In this cohort study, the surgical revision concept of open compression plating and autologous bone grafting with and without additional application of BMP for treatment of aseptic ulna and/or radius shaft nonunion was evaluated. The purpose was to evaluate the clinical and radiological outcome, and to determine any difference in osseous healing, range of time between revision surgery and bone healing, and postoperative complications between the cohort groups.
Between 01/2005 and 03/2015, a prospective, randomised, controlled cohort study was performed in a Level I Trauma Centre. Forty-nine patients were treated with the diagnosis of aseptic diaphyseal ulnar and/or radial shaft nonunion using compression plating and autologous bone grafting. Additional biological augmentation using BMP-2 or BMP-7 was performed in 24 patients. Clinical and radiological follow-up was performed six weeks, three and six months after revision surgery in accordance to the system by Anderson.
The study group consisted of 38 men and 11 women with a median age of 44 years (range 19-77). Twenty-four out of 49 patients obtained compression plating either with autologous iliac crest bone grafting (11/24 patients) or cancellous bone grafting (13/24 patients) and additional application of BMP-2 (4/24 patients) or BMP-7 (20/24 patients). The remaining 25 patients did not receive any additional application of BMP, but autologous bone grafting. The median follow-up was 15 months (range 6-54 months). Forty-six out of 49 nonunion healed within 12 months after revision surgery with a median time to union of six months. The clinical outcome, as assessed using the system by Anderson, as well as osseous healing, duration of time interval between revision surgery and bone healing, and postoperative complications did not demonstrate significant differences between the cohort groups.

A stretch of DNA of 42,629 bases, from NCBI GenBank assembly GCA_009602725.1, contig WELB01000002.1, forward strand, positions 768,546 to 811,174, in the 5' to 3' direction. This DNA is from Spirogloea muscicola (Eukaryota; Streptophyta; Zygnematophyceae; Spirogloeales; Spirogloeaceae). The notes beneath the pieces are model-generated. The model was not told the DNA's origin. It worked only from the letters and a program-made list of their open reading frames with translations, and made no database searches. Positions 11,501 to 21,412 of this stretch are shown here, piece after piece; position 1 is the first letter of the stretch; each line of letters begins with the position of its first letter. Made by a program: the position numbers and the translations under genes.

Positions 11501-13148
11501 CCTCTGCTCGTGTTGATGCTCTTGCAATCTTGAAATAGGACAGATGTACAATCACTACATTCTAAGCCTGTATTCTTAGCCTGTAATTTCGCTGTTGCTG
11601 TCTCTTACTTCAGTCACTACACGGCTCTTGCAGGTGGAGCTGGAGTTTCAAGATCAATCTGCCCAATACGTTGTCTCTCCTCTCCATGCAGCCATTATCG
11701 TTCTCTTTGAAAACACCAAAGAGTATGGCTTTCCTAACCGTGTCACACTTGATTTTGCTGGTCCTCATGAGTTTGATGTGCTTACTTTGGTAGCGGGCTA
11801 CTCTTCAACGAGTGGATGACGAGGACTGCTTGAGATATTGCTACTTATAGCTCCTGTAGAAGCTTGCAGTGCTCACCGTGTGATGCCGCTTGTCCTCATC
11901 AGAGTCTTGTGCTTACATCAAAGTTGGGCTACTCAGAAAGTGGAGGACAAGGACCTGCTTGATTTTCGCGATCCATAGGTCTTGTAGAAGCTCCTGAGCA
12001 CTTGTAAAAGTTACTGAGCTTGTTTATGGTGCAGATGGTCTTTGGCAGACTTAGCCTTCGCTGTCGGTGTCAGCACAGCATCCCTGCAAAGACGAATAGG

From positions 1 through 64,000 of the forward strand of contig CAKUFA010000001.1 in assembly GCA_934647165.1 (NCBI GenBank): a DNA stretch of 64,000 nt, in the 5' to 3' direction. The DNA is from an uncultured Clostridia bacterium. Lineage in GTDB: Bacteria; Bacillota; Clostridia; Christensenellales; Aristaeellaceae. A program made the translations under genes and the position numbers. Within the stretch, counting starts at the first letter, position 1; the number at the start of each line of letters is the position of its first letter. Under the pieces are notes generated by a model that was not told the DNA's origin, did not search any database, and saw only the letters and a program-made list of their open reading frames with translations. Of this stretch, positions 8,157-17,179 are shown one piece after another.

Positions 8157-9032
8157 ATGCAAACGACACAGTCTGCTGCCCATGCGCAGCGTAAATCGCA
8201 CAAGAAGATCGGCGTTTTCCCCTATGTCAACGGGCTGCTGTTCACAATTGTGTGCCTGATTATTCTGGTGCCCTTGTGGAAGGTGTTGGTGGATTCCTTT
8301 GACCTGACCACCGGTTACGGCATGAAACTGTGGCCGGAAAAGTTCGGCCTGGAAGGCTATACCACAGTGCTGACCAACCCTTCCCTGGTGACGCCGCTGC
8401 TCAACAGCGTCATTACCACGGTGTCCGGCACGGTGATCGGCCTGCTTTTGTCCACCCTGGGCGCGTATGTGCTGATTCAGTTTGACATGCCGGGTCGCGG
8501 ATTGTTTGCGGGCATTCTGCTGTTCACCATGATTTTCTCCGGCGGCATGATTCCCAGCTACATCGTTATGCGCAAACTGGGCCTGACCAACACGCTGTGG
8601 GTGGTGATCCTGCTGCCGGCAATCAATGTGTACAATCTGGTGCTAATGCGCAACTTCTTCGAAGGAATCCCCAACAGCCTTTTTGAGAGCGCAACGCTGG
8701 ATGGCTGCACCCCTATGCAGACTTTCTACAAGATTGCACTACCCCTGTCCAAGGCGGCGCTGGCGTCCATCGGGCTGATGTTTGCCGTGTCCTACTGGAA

Atrophic/oligotrophic forearm nonunion healed irrespective of additional application of BMP combined with autologous bone grafting. For successful treatment, radical resection of fibrous nonunion tissue and internal compression plate fixation is required with the aim of achieving high degree of rigid stability. Also, correction of angular deformities, restoration of length, and precise axial alignment of the distal radio-ulnar joint are mandatory prerequisites to successfully achieve bone healing.
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